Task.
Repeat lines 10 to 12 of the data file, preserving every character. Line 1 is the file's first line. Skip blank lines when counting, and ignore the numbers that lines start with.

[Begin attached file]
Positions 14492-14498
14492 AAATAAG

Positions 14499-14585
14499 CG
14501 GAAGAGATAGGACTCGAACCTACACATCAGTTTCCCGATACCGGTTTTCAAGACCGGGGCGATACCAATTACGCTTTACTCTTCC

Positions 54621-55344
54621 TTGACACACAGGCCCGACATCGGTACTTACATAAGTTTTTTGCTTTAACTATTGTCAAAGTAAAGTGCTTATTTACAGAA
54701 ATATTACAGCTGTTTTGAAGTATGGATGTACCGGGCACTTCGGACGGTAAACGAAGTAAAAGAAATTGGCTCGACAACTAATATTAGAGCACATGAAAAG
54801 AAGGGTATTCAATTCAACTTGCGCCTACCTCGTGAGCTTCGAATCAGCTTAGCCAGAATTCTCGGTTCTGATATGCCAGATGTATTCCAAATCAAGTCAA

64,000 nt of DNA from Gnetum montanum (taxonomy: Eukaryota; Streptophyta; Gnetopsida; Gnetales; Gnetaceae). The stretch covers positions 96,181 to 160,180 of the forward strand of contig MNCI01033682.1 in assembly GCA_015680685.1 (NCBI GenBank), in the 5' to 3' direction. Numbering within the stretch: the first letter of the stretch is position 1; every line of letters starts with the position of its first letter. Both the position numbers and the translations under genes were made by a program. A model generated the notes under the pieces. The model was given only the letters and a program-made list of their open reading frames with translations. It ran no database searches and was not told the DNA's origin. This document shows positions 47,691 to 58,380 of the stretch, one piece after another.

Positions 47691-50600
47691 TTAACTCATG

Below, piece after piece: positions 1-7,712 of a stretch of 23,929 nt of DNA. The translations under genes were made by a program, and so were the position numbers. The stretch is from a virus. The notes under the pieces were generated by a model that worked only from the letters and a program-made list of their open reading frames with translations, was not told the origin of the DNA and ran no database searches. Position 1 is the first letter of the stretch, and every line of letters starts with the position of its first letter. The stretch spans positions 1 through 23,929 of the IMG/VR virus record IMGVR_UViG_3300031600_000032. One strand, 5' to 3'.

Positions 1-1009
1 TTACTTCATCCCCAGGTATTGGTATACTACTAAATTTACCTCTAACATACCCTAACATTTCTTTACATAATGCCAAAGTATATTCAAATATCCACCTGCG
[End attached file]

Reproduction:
64,000 nt of DNA from Gnetum montanum (taxonomy: Eukaryota; Streptophyta; Gnetopsida; Gnetales; Gnetaceae). The stretch covers positions 96,181 to 160,180 of the forward strand of contig MNCI01033682.1 in assembly GCA_015680685.1 (NCBI GenBank), in the 5' to 3' direction. Numbering within the stretch: the first letter of the stretch is position 1; every line of letters starts with the position of its first letter. Both the position numbers and the translations under genes were made by a program. A model generated the notes under the pieces. The model was given only the letters and a program-made list of their open reading frames with translations. It ran no database searches and was not told the DNA's origin. This document shows positions 47,691 to 58,380 of the stretch, one piece after another.

Positions 47691-50600
47691 TTAACTCATG